I normally also remove access to insecure SSL protocols when connecting to my server. There is nothing worse than thinking your connection is secure, when it is not. You can do this by using the SSLProtocol directive and setting it as you wish. I set mine: SSLProtocol all -SSLv2 -SSLv3 -TLSv1 -TLSv1.1 for good measure.

It is important to make sure our now secured server does not leak internal server information when an attacker is poking at it, generating error codes. So now that our server is tightened up, we should set TraceEnable Off, ServerSignature Off and finally ServerTokens Prod. Now our errors should be able to be read, and seen as an error by an end user, but won’t leak important serverside information like IP addresses and server versions. For future reference, trace should always be disabled on an internet facing production server, as it is an unsafe HTTP method.

The Site

Now we can head over to /etc/apache2/sites-available and create your site. I’ll assume you already have SSL/HTTPS setup and working for your site, where it be with LetsEncrypt, or something else. I’ll also assume you have a working site with at least a main page and a subdirectory with something in it.

I’ll show you a simple config of one of my sites with some more sensitive things removed.

So in /etc/apache2/sites-available I have the following file called site.com-ssl.conf. There should also a symbolic link that links this file to /etc/apache2/sites-enabled so that the data is parsed by then served by apache2.

<IfModule mod_ssl.c>
<VirtualHost *:443>
Header always set Strict-Transport-Security "max-age=63072000; includeSubDomains"
  ServerAdmin marshall@site.com
  DocumentRoot /var/www/site.com
  ErrorLog ${APACHE_LOG_DIR}/error.log
  CustomLog ${APACHE_LOG_DIR}/access.log combined
  ServerName site.com
  ServerAlias site.com
  Include /etc/letsencrypt/options-ssl-apache.conf
  SSLCertificateFile /etc/letsencrypt/live/site.com/fullchain.pem
  SSLCertificateKeyFile /etc/letsencrypt/live/site.com/privkey.pem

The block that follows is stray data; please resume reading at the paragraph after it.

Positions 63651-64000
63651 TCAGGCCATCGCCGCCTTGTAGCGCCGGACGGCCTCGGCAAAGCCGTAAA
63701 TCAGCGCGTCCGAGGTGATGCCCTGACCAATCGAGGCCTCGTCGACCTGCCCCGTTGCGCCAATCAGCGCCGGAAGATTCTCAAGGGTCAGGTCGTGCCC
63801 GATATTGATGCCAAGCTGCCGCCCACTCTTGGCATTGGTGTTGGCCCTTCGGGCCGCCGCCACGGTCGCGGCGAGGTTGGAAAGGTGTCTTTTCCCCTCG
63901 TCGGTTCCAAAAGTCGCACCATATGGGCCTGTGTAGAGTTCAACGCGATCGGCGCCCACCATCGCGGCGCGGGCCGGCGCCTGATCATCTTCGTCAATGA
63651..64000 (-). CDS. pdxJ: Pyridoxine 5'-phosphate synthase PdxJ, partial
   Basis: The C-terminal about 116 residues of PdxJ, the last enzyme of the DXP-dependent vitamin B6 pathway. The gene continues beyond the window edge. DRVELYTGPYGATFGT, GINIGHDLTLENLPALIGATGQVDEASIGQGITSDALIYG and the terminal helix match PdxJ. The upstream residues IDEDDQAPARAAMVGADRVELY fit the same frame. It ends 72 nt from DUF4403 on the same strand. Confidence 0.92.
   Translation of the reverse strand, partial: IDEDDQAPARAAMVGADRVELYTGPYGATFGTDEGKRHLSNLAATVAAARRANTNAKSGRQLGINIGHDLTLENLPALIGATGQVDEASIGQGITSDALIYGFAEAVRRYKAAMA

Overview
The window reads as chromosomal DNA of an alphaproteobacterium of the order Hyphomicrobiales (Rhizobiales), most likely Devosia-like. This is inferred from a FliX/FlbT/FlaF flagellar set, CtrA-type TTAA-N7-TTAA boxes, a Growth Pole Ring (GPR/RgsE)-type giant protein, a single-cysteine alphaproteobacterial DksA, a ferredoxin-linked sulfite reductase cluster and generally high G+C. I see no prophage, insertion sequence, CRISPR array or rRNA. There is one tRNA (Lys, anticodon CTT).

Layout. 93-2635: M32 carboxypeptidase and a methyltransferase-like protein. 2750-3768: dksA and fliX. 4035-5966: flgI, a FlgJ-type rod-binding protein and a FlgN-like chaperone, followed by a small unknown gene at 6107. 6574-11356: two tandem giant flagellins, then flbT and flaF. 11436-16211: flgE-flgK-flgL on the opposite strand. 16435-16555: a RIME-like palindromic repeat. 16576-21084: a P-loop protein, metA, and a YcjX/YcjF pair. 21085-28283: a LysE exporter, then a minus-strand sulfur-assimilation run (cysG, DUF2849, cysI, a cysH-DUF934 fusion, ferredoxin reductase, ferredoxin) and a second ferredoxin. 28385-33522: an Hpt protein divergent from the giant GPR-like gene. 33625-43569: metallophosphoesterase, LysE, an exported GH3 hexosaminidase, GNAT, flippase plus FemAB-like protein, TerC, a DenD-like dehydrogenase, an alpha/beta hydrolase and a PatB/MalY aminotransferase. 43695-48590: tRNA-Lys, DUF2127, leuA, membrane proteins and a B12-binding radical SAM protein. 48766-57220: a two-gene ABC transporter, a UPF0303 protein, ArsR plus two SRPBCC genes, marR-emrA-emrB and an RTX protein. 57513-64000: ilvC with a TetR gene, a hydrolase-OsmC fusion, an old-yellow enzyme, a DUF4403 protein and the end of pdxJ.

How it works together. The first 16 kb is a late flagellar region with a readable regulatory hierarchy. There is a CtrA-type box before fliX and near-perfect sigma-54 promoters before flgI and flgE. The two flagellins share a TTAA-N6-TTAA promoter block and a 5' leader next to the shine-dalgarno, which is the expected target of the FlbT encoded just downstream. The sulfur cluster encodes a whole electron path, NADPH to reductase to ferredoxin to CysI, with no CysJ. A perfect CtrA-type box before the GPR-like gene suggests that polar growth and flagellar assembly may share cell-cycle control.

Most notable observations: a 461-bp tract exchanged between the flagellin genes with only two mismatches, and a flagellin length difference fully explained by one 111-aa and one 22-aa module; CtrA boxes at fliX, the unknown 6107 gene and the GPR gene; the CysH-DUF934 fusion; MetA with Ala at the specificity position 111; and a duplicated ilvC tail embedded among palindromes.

</VirtualHost>
</IfModule>
<Directory "/var/www/site.com/">
  Options -Indexes +FollowSymLinks -ExecCGI
  AllowOverride all
  Require all granted
  Header always set Access-Control-Allow-Origin "*"
  RewriteEngine on
  ErrorDocument 403 https://site.com/403.html
  ErrorDocument 404 https://site.com/404.html
  RewriteCond %{REQUEST_METHOD} !^(GET|HEAD|POST|OPTIONS)$ [NC]
  RewriteRule .? - [F,NS,L]
  RewriteCond %{THE_REQUEST} !^[A-Z]{3,9}\ .+\ HTTP/(0\.9|1\.0|1\.1) [NC]
  RewriteRule .? - [F,NS,L]
</Directory>
<Location "/code/">
  AddType text/plain .txt .cpp .c .pl .sh .py
  Options +Indexes +FollowSymLinks -ExecCGI
  require all granted
  AllowOverride None
</Location>

So as you can see, a rather generic apache2 setup with a couple additions.

You will need a DocumentRoot at minimum pointing to the lowest directory you would like to serve for this site.

Our Directory tags point to a place on the filesystem that we would like to add the enclosed directives to. The Location tags enclose a location that is served by the webserver that we would like to add the directives to. This is an important distinction.

If we are not using CGI (like Perl or PHP) in this directory, make sure to add -ExecCGI to the Options directive. You may also add or omit Indexes, with either a plus or minus, to tell it weather we want a directory listing in child directories or not. I leave this off here.

Assuming we have our header modifications on, we can have Header always set Access-Control-Allow-Origin "*" for access control, if you are not pulling from anything else, you can set this to your site only to tighten it up a little bit.

We want our url rewrite engine on so that we can tell it ONLY to alllow safe HTTP methods with RewriteCond %{REQUEST_METHOD} !^(GET|HEAD|POST|OPTIONS)$ [NC] and then RewriteRule .? - [F,NS,L], and we would like to only have valid HTTP requests come through, hence the next directive RewriteCond %{THE_REQUEST} !^[A-Z]{3,9}\ .+\ HTTP/(0\.9|1\.0|1\.1) [NC] and RewriteRule .? - [F,NS,L].

To wrap it up, we can optionally run a HTTP server as well as our HTTPS server, and just use the HTTP to bump over to HTTPS with a rewrite, so if you would like to do this, create a file called site.com.conf that looks something like this:

<VirtualHost *:80>
  ServerAdmin marshall@site.org
  ErrorLog ${APACHE_LOG_DIR}/error.log
  CustomLog ${APACHE_LOG_DIR}/access.log combined
  RewriteEngine on
  RewriteCond %{SERVER_NAME} =site.com
  RewriteRule ^ https://%{SERVER_NAME}%{REQUEST_URI} [END,NE,R=permanent]
</VirtualHost>

Conclusion

Now you’ll just need to run systemctl restart apache2 to restart the server with your new settings. Now that we have it tightened up, you may have a little more peace of mind against hackers. However, always make sure to check your logs for suspicious code.

Feel free to email me with comments and suggestions!

Happy serving!

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This post is licensed under CC BY 4.0 by the author.